Women’s lives in Afghanistan have never been easier, even in the last two decades. The difference now is that their lives will be more difficult. Everyone sympathizes with Afghan women, but now is the time to change your perception. Afghan women don’t need your compassion, they need the world to take responsibility for the turmoil it creates.
Hadia, 25 years old
Arrived in USA in December
The Taliban killed two of my brothers because we are Shiite Hazara. I was only three years old when the Taliban hijacked the Mazar-i-Sharif in 1998. At that time, they killed their only 13-year-old brother. They shot his chest and legs and left them on the street. We weren’t even allowed to collect his body. Then my next brother was killed in 2001 in Takhar. My dad couldn’t accept it, it was too much for him, and he just died of a heart attack.
Something like that only destroys your entire vision of humanity. It destroys your entire childhood.
Last November, I always started receiving anonymous calls. At first I thought it wasn’t serious. But a few days later, I saw a car outside the building where I lived. This was strange because there was a garage in the basement of the building and it was not allowed to park in front of the building. When I started walking, the car started moving after me. Later that day, after finishing work and leaving the office, I saw the car again. Then it happened again the next day. A few days later, at 3:20 am, someone knocked on the door of my apartment. That was when I was scared. I talked to my boss and mom. And my mother told me, “I don’t want to lose another child, you have to leave.”
So I came to the United States on a tourist visa in December 2020. It couldn’t be helped. This wasn’t what I planned, nor was it what I really wanted to do. I brought a backpack with some clothes and my laptop, that’s it.
Returning to Afghanistan, at this moment my family is hiding. They left our house the day before the city of Mazar-i-Sharif collapsed. The last time I talked to my mother was around 2am that day for 5 minutes. She said they were alive, safe, hiding somewhere, and don’t worry. But since then, the connection has gone down, the internet has gone down, and I can’t access anything. I’m just waiting.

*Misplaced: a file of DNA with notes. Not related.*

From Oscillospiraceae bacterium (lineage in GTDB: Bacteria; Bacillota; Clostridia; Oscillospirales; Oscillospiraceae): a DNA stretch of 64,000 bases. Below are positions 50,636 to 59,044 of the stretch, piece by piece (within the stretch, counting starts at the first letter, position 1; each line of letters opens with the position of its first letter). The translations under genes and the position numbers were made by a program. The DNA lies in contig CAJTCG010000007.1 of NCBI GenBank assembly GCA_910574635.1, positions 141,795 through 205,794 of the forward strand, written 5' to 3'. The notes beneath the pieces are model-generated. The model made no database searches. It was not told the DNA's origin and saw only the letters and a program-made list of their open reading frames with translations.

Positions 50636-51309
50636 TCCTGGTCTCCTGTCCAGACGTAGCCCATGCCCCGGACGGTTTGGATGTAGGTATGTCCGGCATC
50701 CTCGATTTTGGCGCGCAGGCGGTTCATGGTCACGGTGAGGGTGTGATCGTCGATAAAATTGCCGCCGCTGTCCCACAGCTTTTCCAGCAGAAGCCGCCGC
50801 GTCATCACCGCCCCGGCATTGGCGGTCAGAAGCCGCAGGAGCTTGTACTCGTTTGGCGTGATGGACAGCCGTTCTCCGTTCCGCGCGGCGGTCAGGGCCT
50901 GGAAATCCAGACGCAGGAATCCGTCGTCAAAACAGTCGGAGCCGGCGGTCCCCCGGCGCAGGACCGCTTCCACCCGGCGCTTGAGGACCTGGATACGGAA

I wake up with heavy chest every day. I used to be a role model for my generation, but they saw me as someone helping to make a difference for them. And now look where I am. I have no hope. I lost — lost between borders.
Moved to the United States in 2016
My father was a military general and my mother was a housewife. When I was born, there was a war in Afghanistan, so my dad took us to Pakistan. I was 1 or 2 years old. I returned to Kabul when I was a teenager.
Understand the Taliban takeover in Afghanistan
Who is the Taliban? The Taliban occurred in 1994 in the turmoil after the Soviet troops withdrew from Afghanistan in 1989. They enforced the rules with brutal public punishments such as whiplash, amputation, and the mass death penalty. Here we will elaborate on the story of their origin and their record as ruler.
He studied Islamic law at Kabul University and became a defense lawyer and legal counsel. I traveled to rural Afghanistan and worked with the rights of women and children.
As you know, Afghan women suffered a lot from their families and there were many difficult cases for me. I worked with a woman who was sexually abused by her father-in-law while her husband was in Pakistan, and she was alone. I helped her get divorced, and his family came after me, hurt me, and stabbed my thigh twice with a knife.
After that, there were many dangers to me in Afghanistan. My husband worked in the U.S. military — he had a construction company — and we came here …